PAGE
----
Well … yes on the former, and doubtful on the latter. Kaepernick’s skills were already eroding a bit before he became an activist, but he was at least still able to move and throw the ball. Several teams didn’t have that much talent on their benches last season (including my beloved Pittsburgh Steelers, whose backup QBs were *ahem* entertaining to watch at times). Mannion’s been in the league since 2015 and has thrown a grand total of 74 regular-season passes in his career, 21 of which came last year in Minnesota, where he had a passer rating of 35.1 (lifetime 57.5). Maybe Mannion’s a late bloomer, but he’s not shown any hint of being competitive in this league.

Kaepernick may not be a starter any longer, but he could still competently run an offense while he was playing. His lowest passer rating for a season was 78.5 in 2015, and he got a 90.7 in 2016 while playing 12 games for an awful San Francisco team, throwing 16 touchdowns and only four interceptions. A four-year hiatus might have put him well behind the 8-ball for restarting his career, but at least he’d be healthy and fresh. He’s no one’s QB of the future, but his skills would still be superior to many backups still occupying roster slots in the league.

On the other hand, the Vikings and the league would have to deal with the reality of having Kaepernick on hand rather than just the concept of it. Paul Mirengoff at Power Line spells out that reality, which explains why owners were reluctant before now to give Kaepernick his shot:

Kaepernick considers America to be an imperialist nation bent on attacking “brown and black bodies.” After our military took out the Iranian terrorist Gen. Suleiman, Kaepernick said, “America militarism is the weapon wielded by American imperialism, to enforce its policing and plundering of the non white world.” This is Marxist-Leninist babble with some Frantz Fanon thrown in.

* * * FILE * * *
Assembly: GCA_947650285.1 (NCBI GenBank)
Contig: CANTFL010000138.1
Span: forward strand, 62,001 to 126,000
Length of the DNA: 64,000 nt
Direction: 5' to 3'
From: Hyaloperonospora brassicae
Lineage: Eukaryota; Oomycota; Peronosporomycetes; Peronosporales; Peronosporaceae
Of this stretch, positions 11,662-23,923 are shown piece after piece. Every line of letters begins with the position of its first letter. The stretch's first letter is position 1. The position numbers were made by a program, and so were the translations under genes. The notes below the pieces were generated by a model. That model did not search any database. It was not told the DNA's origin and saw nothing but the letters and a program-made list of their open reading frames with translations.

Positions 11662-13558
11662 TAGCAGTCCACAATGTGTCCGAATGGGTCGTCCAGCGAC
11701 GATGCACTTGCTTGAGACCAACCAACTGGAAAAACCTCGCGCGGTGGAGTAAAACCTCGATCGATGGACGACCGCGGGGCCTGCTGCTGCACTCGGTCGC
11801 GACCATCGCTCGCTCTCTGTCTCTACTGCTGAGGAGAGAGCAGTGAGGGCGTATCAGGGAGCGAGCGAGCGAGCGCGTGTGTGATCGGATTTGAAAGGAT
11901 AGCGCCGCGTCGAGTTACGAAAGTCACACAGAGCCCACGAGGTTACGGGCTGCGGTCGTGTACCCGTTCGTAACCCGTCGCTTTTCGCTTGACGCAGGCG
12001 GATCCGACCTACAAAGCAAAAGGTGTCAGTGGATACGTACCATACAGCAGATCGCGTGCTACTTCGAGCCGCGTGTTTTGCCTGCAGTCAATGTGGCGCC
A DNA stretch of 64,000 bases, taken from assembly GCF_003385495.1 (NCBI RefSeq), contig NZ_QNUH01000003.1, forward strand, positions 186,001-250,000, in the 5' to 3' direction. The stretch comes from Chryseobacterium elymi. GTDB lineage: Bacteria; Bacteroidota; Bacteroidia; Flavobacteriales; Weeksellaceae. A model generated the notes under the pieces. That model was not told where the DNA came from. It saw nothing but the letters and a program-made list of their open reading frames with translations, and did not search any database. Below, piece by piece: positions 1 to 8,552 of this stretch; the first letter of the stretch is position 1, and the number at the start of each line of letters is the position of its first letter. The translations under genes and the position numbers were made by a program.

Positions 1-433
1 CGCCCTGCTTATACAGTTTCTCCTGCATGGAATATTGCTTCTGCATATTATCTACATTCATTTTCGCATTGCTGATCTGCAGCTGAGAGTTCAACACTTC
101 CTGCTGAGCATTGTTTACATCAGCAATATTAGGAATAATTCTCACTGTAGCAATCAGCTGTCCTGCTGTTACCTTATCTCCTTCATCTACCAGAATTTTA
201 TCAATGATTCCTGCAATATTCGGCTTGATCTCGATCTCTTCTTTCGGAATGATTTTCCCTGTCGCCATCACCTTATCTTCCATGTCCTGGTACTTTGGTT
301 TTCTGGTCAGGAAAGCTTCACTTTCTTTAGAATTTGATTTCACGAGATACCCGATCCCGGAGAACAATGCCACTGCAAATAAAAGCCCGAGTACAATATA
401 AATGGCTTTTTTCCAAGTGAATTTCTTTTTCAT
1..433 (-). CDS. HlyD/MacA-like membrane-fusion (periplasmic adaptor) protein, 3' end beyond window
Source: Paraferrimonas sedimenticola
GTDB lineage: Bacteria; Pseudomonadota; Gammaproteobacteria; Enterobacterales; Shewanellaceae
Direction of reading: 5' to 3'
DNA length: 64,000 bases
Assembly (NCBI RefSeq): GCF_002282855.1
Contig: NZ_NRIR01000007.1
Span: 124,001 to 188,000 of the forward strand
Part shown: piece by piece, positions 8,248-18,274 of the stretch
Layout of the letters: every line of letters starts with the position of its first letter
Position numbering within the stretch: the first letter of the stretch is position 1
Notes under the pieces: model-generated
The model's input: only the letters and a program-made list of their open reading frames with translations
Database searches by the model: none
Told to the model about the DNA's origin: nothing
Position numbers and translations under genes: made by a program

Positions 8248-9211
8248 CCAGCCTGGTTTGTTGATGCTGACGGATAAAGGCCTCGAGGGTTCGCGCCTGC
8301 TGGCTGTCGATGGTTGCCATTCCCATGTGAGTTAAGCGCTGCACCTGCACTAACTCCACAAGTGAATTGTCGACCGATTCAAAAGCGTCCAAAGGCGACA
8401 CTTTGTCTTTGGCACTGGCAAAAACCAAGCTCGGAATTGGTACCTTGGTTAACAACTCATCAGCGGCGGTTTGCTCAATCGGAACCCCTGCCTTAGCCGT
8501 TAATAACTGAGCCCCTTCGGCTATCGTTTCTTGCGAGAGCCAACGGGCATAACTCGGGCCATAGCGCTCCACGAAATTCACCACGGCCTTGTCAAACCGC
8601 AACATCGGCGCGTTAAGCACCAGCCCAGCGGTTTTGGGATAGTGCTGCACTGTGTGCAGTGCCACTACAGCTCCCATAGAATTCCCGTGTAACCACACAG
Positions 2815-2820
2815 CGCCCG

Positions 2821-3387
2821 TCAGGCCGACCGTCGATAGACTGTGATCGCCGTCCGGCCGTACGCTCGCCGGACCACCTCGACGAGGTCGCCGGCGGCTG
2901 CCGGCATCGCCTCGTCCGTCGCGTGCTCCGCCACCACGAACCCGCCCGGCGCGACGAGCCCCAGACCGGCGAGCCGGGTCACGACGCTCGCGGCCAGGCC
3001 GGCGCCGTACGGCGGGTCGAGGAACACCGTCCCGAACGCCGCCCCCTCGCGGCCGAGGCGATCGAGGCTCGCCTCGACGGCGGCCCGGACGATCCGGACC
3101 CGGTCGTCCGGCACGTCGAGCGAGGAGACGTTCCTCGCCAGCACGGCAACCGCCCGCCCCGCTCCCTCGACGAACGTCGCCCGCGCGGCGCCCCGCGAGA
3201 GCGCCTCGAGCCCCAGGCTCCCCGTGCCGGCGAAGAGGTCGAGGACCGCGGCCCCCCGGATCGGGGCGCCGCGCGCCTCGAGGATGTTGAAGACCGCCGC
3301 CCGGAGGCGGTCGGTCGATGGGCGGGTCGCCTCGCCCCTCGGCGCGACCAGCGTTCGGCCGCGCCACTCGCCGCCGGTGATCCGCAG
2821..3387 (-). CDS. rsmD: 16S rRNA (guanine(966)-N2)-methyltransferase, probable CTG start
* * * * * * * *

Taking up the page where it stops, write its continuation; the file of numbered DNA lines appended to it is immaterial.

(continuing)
In response to the rioting in Minneapolis, Kaepernick tweeted:

When civility leads to death, revolting is the only logical reaction. The cries for peace will rain down, and when they do, they will land on deaf ears, because your violence has brought this resistance. We have the right to fight back!

To drive home the point, Kaepernick retweeted a picture of the Minneapolis Third Precinct police house on fire.

Good luck with that, Mr. Souhan. Let’s also ask what would happen if Kaepernick got signed but couldn’t outperform other QB candidates. It’s been four years, after all, and there’s no guarantee that Kaepernick’s skills haven’t entirely eroded. What happens if Kaepernick gets cut? Would any owner feel free to cut him, under the circumstances? What happens if he doesn’t actually get any playing time if Cousins proves durable next season? It’s a huge headache for any owner that opts to sign Kaepernick, and the recent unrest only escalates those issues.

Still, I agree with Paul on this point and have written so more than once — Kaepernick’s politics shouldn’t get him blackballed. Conservatives should actually have some sensitivity to that issue, having complained loudly and longly about having doors closed in their faces as well. If Kaepernick can still play, the NFL should let him compete. Let’s not reserve a slot for him just because, but let’s not pretend we don’t see the relative quality of backups on rosters right now, and further pretend that Kaepernick’s not playing because he can’t contribute on the field.